CSI: Mather Field
We continued our walk by following the narrow trail toward the thicket. Along the way we noticed some bare dirt mounds that the students correctly identified as fresh pocket gopher diggings (one of the students had studied about the pocket gopher as part of the vernal pool curriculum in the classroom). And there, on top of one of the gopher mounds, was the final clue that promised to bring closure to this mysterious case. It was a print! No, not a fingerprint, it was a paw print. A track that looked like a medium-sized dog track but it was longer than it was wide. The students discussed what might have made that track and came to the conclusion that it was from a coyote!
Then all the pieces came together. The students were exuberant as they proposed the following scenario: A coyote killed and ate a cat and a pheasant and left the bones from both in the same area that we identified as the crime scene!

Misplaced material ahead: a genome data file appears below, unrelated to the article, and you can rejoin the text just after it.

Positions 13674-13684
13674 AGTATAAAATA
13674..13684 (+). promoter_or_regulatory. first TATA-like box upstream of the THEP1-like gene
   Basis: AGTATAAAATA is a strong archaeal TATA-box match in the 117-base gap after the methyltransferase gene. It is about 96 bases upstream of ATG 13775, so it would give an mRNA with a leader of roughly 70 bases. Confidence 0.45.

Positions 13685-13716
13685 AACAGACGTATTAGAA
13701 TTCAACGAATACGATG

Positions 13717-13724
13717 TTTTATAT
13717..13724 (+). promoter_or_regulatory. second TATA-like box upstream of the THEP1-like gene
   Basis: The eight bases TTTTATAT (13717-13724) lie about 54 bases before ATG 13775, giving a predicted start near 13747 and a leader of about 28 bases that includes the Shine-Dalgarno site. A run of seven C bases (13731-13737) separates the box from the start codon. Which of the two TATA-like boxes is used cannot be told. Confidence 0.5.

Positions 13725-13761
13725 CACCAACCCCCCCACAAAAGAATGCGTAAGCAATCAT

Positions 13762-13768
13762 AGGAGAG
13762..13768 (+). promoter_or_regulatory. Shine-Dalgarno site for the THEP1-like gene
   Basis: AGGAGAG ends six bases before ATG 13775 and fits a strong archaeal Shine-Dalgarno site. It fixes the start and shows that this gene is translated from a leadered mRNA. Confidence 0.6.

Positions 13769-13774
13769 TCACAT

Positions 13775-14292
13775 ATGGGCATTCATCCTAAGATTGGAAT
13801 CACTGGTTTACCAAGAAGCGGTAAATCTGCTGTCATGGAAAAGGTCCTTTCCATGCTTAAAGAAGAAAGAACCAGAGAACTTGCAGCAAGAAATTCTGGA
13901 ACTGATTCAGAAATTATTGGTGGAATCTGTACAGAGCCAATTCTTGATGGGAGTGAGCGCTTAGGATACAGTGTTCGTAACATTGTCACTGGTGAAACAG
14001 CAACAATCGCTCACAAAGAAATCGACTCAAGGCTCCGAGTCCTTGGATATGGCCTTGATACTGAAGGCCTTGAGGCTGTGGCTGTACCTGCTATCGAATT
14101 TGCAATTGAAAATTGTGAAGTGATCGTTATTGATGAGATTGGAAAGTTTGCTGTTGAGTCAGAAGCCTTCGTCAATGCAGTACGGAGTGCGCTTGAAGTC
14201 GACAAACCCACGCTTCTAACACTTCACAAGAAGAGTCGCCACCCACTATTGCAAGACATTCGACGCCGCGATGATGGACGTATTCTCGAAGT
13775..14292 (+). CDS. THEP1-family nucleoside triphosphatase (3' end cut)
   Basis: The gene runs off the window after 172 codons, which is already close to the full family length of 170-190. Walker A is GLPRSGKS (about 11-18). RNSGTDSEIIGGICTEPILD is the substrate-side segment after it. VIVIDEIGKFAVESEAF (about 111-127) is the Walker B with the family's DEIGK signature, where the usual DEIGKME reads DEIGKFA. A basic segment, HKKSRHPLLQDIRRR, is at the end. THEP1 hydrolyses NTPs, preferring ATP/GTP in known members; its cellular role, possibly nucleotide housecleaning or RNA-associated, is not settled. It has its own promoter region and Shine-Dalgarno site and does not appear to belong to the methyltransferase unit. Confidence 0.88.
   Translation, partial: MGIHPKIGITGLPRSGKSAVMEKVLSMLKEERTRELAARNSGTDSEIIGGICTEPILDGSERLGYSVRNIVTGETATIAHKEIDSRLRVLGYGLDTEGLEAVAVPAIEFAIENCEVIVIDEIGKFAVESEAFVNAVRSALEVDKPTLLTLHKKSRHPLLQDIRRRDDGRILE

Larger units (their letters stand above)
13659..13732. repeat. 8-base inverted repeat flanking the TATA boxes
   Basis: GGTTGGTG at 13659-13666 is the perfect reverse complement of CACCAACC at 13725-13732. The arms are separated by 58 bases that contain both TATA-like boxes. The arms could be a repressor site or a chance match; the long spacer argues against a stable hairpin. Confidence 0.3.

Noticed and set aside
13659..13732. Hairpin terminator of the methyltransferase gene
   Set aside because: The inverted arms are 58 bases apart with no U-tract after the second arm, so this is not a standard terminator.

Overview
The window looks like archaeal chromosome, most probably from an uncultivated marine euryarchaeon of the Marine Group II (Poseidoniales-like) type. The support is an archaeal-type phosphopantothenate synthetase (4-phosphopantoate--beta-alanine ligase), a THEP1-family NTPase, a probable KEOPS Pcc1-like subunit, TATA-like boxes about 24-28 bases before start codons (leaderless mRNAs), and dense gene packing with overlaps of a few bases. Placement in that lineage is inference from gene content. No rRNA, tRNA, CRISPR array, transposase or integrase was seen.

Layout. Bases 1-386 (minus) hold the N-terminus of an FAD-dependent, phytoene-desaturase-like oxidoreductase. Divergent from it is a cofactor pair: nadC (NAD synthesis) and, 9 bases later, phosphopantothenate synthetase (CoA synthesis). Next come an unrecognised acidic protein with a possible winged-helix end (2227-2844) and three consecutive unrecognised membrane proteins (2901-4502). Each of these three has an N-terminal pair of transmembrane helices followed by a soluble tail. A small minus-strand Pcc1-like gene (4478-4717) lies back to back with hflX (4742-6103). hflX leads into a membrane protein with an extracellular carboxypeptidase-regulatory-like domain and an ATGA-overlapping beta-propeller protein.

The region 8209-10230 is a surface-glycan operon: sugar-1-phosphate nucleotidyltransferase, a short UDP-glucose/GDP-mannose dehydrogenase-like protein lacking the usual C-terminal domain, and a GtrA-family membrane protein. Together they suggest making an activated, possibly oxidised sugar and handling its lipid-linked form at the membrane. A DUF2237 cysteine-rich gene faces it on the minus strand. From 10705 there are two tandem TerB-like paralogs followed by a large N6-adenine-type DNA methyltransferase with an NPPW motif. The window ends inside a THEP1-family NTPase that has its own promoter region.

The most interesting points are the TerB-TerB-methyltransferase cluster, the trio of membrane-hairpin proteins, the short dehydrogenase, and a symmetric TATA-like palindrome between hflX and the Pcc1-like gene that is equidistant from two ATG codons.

It all made perfect sense. We were near some houses in a nearby neighborhood, where people often let their cats out at night. Coyotes love to eat cats. There are pheasants that nest in the vernal pool grasslands where we were walking. Coyotes love to eat pheasants. We know there is a pair of coyotes that regularly den in that thicket of trees and brambles. Coyotes often follow the same narrow, well-worn, trail in a rather straight line as they patrol their territory. Coyote scat often contains hair and bone fragments from its prey items and it usually has a characteristic twist toward one end, a stylish flourish of sorts. While hunting, coyotes often pause on gopher mounds because they’ve learned that there may be a tasty treat digging through the soil right beneath their paws. And lastly, coyotes are known for having a favorite dining area where they go to eat prey that they’ve caught in other areas. This is so they don’t leave bones and other evidence right by their den site, which may attract other predators, especially if there are coyote pups in the den.
Case closed? Not so fast. A couple of questions remained unanswered.
Whose pet cat did the coyote eat? What was the cat’s name?
Do you think I’m nuts for even asking these questions? Or, do you think I’m nuts for a dozen other reasons? How could we possibly find out to whom the cat belonged, let alone the name of the cat?
Stay tuned for the rest of the story… next time on CSI Mather Field!